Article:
Chin augmentation using surgical implants can alter the underlying structure of the face, providing better balance to the facial features.
This operation is often, but not always, performed at the time of rhinoplasty to help balance the facial proportions. Chin augmentation may be achieved by manipulation of the jaw bone (mandible) and augmentation utilizing this technique usually provides a more dramatic correction than with the use of prosthetic implants.
Individuals who are not happy with their facial features, and feel that reshaping the chin will improve the overall balance of the face. An example may include enlarging the chin to make a prominent nose appear smaller.
Types of implants
Silicone, body tissue, bone and other man-made materials
Chin implant surgery can take up to two hours, depending on the method used. You will be placed under a local or general anesthetic and a small incision made underneath the chin or inside the mouth. The chin implant is then fitted into a pocket created by your surgeon, and the incision closed with stitches (usually dissolvable stitches are used inside the mouth). Another method of chin implant surgery involves making an incision inside the mouth to reach the jaw bone, after which a second incision is made through the bone. The jaw bone is then moved into the appropriate position and wired or screwed into place before closing the incisions with stitches.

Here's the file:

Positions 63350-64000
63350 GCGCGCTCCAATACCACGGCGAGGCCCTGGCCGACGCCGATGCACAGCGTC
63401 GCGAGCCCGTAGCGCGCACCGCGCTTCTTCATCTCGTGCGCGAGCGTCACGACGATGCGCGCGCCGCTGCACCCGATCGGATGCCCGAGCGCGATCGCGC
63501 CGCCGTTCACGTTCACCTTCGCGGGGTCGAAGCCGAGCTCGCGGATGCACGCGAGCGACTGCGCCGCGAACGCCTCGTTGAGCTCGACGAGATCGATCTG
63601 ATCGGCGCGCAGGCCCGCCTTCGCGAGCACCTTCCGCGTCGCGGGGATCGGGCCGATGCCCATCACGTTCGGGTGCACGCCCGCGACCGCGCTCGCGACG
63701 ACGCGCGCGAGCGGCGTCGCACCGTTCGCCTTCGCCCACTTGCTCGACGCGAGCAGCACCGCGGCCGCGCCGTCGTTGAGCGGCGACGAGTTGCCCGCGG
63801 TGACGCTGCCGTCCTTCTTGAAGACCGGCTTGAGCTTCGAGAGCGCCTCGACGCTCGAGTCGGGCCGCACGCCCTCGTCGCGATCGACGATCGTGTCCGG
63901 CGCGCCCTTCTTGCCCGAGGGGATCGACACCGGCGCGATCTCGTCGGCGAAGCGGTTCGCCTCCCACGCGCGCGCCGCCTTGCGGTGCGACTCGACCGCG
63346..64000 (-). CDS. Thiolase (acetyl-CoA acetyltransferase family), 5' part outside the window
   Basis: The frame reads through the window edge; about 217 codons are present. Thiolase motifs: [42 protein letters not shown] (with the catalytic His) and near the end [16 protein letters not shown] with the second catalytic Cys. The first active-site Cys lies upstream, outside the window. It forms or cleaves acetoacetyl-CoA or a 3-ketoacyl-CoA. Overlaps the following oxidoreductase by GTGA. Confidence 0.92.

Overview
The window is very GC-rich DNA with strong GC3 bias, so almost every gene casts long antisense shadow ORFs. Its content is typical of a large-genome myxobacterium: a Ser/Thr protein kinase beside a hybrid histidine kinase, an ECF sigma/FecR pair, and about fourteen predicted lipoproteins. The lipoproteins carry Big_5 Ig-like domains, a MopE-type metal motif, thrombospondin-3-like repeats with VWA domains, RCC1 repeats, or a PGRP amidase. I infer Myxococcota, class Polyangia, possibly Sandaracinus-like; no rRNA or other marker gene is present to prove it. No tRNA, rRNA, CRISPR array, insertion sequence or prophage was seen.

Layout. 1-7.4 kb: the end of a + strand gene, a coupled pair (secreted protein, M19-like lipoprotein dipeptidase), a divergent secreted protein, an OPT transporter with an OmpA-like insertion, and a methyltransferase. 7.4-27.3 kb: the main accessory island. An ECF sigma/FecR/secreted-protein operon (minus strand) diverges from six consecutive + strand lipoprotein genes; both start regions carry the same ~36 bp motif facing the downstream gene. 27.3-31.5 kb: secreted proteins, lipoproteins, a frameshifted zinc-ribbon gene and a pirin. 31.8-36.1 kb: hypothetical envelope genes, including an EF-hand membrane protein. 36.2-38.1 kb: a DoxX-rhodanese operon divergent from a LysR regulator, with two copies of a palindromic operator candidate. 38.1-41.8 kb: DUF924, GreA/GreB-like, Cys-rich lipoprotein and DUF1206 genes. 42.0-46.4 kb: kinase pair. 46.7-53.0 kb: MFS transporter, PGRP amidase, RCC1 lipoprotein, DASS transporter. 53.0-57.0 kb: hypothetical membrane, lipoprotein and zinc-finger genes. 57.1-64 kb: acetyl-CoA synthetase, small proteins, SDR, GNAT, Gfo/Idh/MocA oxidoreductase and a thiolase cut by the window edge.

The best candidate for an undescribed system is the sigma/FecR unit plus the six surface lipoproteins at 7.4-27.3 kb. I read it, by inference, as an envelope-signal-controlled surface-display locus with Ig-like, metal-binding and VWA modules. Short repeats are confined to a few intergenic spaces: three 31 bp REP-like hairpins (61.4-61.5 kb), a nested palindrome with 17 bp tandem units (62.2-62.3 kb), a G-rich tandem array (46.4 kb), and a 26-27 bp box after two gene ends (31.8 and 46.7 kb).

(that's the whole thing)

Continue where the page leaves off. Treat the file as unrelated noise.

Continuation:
Your face will have become swollen following chin implant surgery and take several days before returning to normal and the pain disappearing. Usually the swelling will go down within one week but may take a few weeks before disappearing completely. You may need to wear supportive bandages and will usually put on a liquid diet for up to 10 days. Your surgeon will speak to you about your oral hygiene, which may include rinsing with salt water to keep the area clean. Smiling and talking properly may be difficult for a few days following the chin implant procedure. Stitches will be after removed 7-10 days.
The usual complications are relatively minor and include swelling, hematoma (blood pooling) and numbness of the lower lip which usually does not last long. Other, less common risks include infection, bony changes and displacement of the implant.